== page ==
Written by Suzanne Redfearn for Nat Geo WILD and USA Today
Article originally appeared in a special edition of USA Today for Nat Geo WILD
Did you know that there are very few differences between your house cat and endangered big cats like the lion, tiger, cheetah and leopard? The main difference: size. Otherwise, genetically and behaviorally, they’re pretty much the same.
Even in the lab. Scientists recently were able to sequence the genomes of tigers, snow leopards and lions, and found that they share 95.6 percent of their DNA with domestic cats sitting in window sills and lying on beds across the world.
That’s not a surprise. Just look at all the behaviors and other traits they have in common.
1. Night vision: You can see your cat’s eyes glow at night. The same thing goes for big cats. All cats have a “tapetum lucidum,” a layer of tissue in their eyes that reflects light back through the retina, increasing available light to the photoreceptors in the eye. The result? Night vision that’s six times better than ours. All the better to stalk prey.
2. Sensitivity to movement: The thick shaft of the cat whisker is filled with tiny, super-sensitive nerves that help your furry buddy — and a lion — easily judge the size of the space they’re in, measure distance and detect changes in the air to suss out what’s around them. It’s like a very sophisticated GPS and radar system, helping big cats be the apex predators that they are, and helping your house cat catch mice and other critters.
3. Retractable claws: Over time, cats both big and small evolved to be able to bring their claws out when they’re needed for digging into prey or scaling a tree, then pull them back in to preserve their sharpness until they’re needed again for tearing or climbing. There’s an exception, though: the cheetah. A cheetah’s claws stay out at all times, to better grip the ground as they move at high speeds after prey.
4. Agility: All cats are nimble and agile, with their long tails aiding in their extraordinary balance. House cats and big cats alike can jump very high and land very well when descending from high up.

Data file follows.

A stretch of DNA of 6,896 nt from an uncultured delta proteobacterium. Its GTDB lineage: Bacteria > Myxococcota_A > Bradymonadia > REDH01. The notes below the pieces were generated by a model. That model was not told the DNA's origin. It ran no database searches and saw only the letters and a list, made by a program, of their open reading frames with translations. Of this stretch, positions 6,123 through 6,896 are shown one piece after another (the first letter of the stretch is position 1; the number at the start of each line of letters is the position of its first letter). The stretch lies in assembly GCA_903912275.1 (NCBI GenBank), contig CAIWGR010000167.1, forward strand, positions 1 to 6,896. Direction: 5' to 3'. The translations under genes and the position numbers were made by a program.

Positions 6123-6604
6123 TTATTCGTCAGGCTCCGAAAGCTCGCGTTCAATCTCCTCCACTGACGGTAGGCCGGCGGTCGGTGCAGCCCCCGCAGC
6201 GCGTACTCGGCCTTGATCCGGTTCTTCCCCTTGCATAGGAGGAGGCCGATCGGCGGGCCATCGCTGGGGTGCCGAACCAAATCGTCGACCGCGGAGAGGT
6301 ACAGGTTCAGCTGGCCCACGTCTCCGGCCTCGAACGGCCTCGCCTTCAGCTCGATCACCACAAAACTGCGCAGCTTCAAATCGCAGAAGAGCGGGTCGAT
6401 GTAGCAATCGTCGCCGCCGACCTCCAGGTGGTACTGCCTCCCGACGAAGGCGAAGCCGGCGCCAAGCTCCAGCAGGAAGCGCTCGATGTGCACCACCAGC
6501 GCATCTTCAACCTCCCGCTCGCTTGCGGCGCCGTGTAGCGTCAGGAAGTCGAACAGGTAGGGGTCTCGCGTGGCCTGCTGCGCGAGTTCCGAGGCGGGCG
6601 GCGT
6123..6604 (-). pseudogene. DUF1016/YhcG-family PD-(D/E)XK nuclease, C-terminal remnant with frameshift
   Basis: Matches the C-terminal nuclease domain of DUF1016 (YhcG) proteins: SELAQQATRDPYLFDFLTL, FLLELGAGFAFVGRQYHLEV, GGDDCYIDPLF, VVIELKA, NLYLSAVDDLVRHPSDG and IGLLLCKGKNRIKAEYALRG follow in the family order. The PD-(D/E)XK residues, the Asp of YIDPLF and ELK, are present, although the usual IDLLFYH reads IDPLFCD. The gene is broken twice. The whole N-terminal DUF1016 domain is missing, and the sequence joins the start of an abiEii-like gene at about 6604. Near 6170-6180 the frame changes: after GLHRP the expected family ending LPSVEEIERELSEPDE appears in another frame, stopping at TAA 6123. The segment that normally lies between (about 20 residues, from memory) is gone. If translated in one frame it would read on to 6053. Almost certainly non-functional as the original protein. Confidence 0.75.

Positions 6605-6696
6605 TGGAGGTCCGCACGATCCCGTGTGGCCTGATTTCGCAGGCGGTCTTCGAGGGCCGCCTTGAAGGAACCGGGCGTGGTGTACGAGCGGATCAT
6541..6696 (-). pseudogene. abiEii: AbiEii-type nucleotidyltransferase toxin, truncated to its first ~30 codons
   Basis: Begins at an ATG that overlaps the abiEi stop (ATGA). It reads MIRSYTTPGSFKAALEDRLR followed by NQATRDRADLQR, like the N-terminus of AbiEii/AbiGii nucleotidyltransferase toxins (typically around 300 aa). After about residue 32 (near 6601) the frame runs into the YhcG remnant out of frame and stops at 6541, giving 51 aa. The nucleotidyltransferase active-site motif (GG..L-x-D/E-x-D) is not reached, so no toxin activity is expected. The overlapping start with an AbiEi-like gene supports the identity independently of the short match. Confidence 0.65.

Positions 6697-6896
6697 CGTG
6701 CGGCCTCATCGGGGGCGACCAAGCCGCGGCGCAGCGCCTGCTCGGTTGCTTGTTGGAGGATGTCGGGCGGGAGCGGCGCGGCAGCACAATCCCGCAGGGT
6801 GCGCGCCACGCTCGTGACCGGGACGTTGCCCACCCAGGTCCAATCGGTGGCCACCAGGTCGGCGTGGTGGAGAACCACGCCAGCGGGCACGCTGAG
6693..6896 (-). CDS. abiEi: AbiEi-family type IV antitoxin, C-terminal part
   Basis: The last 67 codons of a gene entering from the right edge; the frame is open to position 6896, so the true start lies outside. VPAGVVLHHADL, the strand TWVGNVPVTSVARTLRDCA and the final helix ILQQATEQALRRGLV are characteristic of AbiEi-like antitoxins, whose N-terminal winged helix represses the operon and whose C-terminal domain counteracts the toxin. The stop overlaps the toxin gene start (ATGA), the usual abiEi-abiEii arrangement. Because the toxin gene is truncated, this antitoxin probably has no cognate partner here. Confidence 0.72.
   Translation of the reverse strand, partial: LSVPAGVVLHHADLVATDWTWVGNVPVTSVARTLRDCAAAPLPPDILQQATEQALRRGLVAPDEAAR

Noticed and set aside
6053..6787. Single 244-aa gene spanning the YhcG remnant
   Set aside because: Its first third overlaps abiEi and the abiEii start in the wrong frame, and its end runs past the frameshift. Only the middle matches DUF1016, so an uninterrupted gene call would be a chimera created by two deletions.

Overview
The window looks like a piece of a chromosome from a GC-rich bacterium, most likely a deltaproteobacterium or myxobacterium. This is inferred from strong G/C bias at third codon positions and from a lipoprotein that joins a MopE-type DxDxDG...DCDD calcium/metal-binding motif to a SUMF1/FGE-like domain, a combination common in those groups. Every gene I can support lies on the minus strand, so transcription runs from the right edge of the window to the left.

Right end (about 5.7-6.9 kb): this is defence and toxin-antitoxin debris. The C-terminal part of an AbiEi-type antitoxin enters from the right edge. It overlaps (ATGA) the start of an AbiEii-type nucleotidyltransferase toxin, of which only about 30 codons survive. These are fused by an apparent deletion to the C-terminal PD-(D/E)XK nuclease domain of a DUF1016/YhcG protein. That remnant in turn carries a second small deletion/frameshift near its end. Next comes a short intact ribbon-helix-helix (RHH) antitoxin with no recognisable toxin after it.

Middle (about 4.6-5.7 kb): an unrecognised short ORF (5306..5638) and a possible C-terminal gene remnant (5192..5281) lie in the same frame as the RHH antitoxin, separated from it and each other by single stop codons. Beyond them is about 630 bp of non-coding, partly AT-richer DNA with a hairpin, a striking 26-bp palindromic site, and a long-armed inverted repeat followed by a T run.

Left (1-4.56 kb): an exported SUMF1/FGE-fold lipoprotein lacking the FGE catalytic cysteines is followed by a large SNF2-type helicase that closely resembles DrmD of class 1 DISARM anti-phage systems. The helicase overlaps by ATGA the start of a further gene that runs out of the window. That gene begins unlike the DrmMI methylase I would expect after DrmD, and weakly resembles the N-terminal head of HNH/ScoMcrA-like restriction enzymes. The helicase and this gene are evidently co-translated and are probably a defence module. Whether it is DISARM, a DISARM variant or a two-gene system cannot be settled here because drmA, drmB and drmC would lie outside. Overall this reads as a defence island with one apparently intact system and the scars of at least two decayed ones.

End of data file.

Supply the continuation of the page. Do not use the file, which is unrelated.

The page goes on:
5. Stalking their prey: Both big cats and house cats will watch their prey from a distance, moving extremely slowly toward it with muscles tensed, then suddenly run at it in a burst of speed, ending with a pounce.
6. Climbing trees: House cats climb trees and so do big cats. Leopards are known for climbing up trees with their prey in tow, so they can eat without being disturbed by other predators. Cougars, cheetahs and even lions sometimes climb up trees.
7. Marking territory: Big cats and house cats alike will spray to scent-mark their territory with urine. Big cats like lions and jaguars will rub secretions from glands onto objects to mark them like your house cat rubs on you with the side of his face and neck to mark you as his.
8. Tight spaces: Your house cat likes to be in boxes and under the covers. Big cats like leopards and cheetahs like to be in dens. Both especially want small, private spaces when it comes time to give birth or nurse a wound.
9. Stripes and spots: Cats big and small have stripes, spots or rosettes throughout their coat. Big cats like cheetahs, leopards and tigers use their unique patterns for camouflage, while solid coats like that of the lion blend into open territory. House cats still have these patterns from their ancestor, the African wildcat, from which they descended 10,000 years ago when some African wildcats were brought to the Middle East and domesticated.
10. Grooming themselves: All cats big and small groom themselves. They have a sandpaper texture on their tongue, called “papillae,” that does double duty, helping cats work meat off of bones and work dirt out of their coats.
So when you tune into Big Cat Week tonight to watch Soul of the Cat and see a lion stalking a wildebeest or a leopard climbing up a tree, look down at your furry pal with a new appreciation for his genetic code and the awesome abilities he shares with his wild cousins.